Water is something some of us take for granted and it is only when water is not available that we fully appreciate its importance in our lives.
A growing population and climate change are putting increasingly intense pressure on our limited fresh water supplies.
We face an enormous challenge in the years ahead in order that we have in place a stable and safe water supply across the world.
Chennai, an Indian city with a population of seven million which is dependent on monsoon showers to fill up its reservoirs, ran out of water earlier this year. It is not the only dry city in India.
India’s business capital Mumbai along with the information technology capital, Bengaluru and Hyderabad all suffer from water scarcity.
The water problems are not isolated to urban cities and India’s rural communities suffer from an acute water shortage that has had a severe impact on the country’s agriculture.
The water scarcity has already cost jobs, lives and it is estimated to hamper India’s growth.
Jordan, the third most water scarce country in the world, is trying to deal with an influx of more than 1.5 million Syrian refugees.
The government has recently announced a crackdown on illegal wells after an international study indicated that water levels at several aquifers have been dropping at a rate of one metre per year.
Water is underpriced in most places and does not cover the costs involved in bringing it to the consumer.
There is a lack of money to invest in new networks to support ever growing urban areas and existing networks lack proper maintenance.
Three out of every four jobs globally are dependent upon water in some way, said a UN Food and Agriculture Organisation adviser.
By 2050, estimated demand for food will rise by 50 per cent but we do not have 50pc more water to allocate to agriculture.
Also, by 2050 it is estimated that over two-thirds of the global population will live in fast-growing cities.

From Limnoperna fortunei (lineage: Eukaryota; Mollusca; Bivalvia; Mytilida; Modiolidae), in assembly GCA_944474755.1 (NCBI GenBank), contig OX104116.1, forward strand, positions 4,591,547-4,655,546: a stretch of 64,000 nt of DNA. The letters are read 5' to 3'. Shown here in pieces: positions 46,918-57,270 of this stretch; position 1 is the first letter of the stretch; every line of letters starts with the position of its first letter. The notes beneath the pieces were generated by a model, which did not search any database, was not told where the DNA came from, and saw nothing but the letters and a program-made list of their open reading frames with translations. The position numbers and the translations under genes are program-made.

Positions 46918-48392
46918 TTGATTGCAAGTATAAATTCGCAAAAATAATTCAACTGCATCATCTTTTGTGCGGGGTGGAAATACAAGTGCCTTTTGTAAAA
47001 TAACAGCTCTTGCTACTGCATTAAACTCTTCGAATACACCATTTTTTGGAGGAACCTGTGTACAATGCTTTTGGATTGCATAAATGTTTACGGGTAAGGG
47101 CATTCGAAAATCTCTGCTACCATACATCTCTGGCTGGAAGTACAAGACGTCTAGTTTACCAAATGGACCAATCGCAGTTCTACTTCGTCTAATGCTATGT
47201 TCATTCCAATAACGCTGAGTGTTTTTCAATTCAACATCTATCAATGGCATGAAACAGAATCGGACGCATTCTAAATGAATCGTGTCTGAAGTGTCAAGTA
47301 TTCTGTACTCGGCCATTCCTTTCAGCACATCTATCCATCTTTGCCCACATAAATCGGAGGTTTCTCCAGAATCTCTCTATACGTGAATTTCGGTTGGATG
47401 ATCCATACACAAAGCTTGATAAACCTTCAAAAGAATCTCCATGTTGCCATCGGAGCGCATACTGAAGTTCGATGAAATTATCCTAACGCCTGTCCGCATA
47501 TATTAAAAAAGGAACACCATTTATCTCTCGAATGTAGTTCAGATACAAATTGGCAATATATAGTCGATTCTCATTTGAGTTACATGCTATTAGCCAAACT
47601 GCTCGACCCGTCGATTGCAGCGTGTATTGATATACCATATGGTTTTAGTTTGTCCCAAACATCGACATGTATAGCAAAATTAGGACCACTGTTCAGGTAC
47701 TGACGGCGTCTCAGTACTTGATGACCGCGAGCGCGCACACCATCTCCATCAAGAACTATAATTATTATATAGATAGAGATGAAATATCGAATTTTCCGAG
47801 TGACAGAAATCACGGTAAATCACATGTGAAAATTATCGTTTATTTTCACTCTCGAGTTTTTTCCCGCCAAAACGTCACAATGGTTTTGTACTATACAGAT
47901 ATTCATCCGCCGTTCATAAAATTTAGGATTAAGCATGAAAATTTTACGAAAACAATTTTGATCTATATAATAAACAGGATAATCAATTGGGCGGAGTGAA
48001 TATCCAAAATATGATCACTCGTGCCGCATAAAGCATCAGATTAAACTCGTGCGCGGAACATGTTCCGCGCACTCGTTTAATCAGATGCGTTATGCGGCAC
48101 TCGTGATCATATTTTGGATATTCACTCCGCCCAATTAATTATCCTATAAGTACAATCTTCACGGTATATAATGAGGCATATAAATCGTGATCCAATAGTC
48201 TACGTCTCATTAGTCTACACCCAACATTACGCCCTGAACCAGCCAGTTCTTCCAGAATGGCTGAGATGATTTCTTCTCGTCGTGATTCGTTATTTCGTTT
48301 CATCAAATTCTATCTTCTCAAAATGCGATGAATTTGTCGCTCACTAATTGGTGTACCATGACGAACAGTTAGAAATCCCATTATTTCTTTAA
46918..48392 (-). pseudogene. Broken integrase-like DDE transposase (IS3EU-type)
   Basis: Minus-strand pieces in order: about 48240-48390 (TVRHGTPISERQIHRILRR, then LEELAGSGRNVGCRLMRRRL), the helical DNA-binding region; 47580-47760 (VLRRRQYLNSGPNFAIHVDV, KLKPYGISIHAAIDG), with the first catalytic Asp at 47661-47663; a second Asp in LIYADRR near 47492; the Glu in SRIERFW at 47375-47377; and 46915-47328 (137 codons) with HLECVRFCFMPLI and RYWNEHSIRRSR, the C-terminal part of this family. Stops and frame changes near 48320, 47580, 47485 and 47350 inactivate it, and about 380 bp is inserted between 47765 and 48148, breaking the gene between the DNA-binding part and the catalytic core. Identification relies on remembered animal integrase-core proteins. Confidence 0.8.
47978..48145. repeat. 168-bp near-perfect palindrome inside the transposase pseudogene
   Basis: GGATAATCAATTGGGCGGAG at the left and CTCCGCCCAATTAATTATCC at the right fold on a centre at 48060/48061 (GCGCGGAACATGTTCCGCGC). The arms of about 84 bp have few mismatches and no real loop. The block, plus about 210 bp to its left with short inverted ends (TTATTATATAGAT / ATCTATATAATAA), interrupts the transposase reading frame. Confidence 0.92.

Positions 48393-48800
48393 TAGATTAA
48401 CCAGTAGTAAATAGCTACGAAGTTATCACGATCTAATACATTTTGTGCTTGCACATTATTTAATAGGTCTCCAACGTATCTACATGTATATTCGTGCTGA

We must consider that access to water is very unequal.
In the US they use around 800 litres per person per day, in Europe it is around 200 but in many poor parts of the world it is just 10 to 15 litres.
Bahrain uses an astonishing 400 litres per person!
Even in wet countries they are running out of water. In the UK, the head of water resources at the Environment Agency said people do not understand that the nation is becoming water scarce.
This is especially true in the south-east of England, the most populous of the nine regions of England.
After three successive dry years, they are recording the lowest levels of groundwater ever recorded.
James Bevin, the head of the Environment Agency, has warned that a “jaws of death” scenario is close at hand when supply cannot meet demand. This message has not gone far from the halls of government in London with the public totally unaware of the circumstances.
How can we encourage people to use less water when recent flooding affected large parts of England?
Finally, let’s not forget the impact global warming is having on Venice this month with the city awash from three floods over 1.5 metres and the highest in 53 years at 1.87 metres.
Gordon is the former president and chief executive of BMMI. He can be reached at firstname.lastname@example.org